The totem poles represent two cultures coming together. Duncan began as a village called Alderlea in 1887, when William Chalmers Duncan donated farmland for the town site. The City of Duncan was incorporated in 1912. The City shares a boundary with Cowichan Tribes lands in the heart of the City’s commercial core.
Thunderbird Park and the city of Victoria
Thunderbird Park in Victoria, the provincial capital, is another place to admire totem poles. The park takes its name from the mythological Thunderbird of Indigenous North American cultures which is depicted on many totem poles.
First erected on the site in 1940 as part of a conservation effort to preserve some of the region’s rapidly deteriorating Indigenous art. The site was opened as Thunderbird Park in 1941. By 1951 a great many of the totem poles had begun to decay so a restoration program began in 1952 by the British Columbia Museum and has been an ongoing program ever since.
The city has lots more to offer visitors, as well. This attractive coastal city feels a bit like England with its manicured lawns, hanging flower baskets and colonial buildings such as the domed parliament building and the grand Empress Hotel that overlooks the harbour. As you might well imagine, the restaurants have a wonderful reputation for amazing fish and chips so while visiting this very British orientated city, sampling the fish and chips is a must.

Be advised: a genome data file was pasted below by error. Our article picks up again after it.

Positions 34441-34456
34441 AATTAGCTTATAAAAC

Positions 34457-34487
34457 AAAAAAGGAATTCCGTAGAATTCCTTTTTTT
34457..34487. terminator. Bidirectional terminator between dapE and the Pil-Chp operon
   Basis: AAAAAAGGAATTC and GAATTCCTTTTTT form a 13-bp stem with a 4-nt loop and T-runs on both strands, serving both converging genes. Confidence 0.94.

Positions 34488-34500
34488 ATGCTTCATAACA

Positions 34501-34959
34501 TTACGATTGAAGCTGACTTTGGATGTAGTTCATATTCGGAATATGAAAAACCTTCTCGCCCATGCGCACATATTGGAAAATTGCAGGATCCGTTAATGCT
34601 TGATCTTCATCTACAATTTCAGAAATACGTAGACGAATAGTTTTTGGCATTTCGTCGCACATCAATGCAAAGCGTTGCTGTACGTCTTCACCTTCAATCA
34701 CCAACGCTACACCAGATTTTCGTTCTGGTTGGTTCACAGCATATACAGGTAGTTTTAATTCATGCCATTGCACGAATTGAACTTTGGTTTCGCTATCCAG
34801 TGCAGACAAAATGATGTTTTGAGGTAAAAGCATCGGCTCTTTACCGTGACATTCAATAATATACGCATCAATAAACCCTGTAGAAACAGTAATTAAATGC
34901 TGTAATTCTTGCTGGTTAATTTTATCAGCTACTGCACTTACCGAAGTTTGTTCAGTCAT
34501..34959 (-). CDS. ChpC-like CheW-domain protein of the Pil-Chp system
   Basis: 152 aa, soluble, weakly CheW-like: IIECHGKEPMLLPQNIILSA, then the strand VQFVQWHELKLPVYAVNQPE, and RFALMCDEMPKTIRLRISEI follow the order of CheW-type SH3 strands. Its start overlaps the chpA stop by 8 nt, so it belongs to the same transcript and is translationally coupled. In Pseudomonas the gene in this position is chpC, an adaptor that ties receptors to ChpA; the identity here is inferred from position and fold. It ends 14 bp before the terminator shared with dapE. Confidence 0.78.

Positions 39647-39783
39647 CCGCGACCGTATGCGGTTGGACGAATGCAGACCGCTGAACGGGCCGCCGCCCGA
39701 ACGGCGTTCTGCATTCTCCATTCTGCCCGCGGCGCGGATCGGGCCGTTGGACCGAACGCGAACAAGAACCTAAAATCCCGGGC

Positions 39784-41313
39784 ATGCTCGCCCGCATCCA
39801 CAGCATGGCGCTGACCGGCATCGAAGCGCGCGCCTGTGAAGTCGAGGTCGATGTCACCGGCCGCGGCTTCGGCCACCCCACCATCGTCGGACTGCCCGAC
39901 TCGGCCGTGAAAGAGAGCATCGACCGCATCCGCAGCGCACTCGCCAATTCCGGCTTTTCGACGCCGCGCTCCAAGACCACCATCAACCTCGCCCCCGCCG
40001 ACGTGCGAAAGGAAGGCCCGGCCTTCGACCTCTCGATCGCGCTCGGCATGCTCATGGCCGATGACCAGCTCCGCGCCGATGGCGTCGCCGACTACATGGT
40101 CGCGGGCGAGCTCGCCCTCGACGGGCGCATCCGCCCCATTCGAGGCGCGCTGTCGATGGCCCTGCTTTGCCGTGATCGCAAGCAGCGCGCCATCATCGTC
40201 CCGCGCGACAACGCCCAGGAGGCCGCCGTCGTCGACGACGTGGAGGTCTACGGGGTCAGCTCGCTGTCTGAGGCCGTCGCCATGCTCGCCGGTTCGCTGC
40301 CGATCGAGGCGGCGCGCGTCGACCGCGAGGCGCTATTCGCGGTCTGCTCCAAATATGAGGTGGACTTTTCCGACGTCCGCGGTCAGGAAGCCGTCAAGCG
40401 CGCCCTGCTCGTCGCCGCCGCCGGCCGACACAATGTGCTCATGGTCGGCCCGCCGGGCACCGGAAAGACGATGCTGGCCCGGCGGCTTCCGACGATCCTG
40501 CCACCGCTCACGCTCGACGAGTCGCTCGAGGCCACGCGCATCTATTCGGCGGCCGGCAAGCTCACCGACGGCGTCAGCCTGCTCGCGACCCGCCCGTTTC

Named after Queen Victoria, it’s known as the ‘City of Gardens’ and makes a popular day trip from the city of Vancouver on the British Columbia mainland. Is it easy to travel to Victoria from Mainland Vancouver? – Yes, it can be reached via a scenic ferry ride or a short flight on a float plane, which lands in the harbour and provides passengers with stunning views of the Gulf Islands as you come into land.
Canada’s Oldest Chinatown
In complete contrast, Victoria is also home to Canada’s oldest Chinatown, which is the second-oldest one in North America (San Francisco’s is the oldest). The area has stunning architecture with red and gold lanterns strung above the street, its gate is named The Gate of Harmonious Interest, the area has plenty of shops and eateries to discover. Chinatown is also where visitors will find Fan Tan Alley, which is one of the narrowest streets in Canada. Today it houses all kinds of retailers.
Vancouver Island in British Columbia has a very diverse and cultural mix that is full of history and wonder, First Nations settlements and elaborate totem poles in Duncan, along with rich tradition and inspirational artwork in the form of stunning murals in Chemainus.
The capital of Victoria harking back to colonial times with very British themed gardens and architecture and even boasting amazing fish and chips. But how big is Vancouver Island?
The island is 456 km (283 mi) in length, 100 km (62 mi) in width at its widest point. It is the largest island on the west coasts of the Americas, full of character and charm.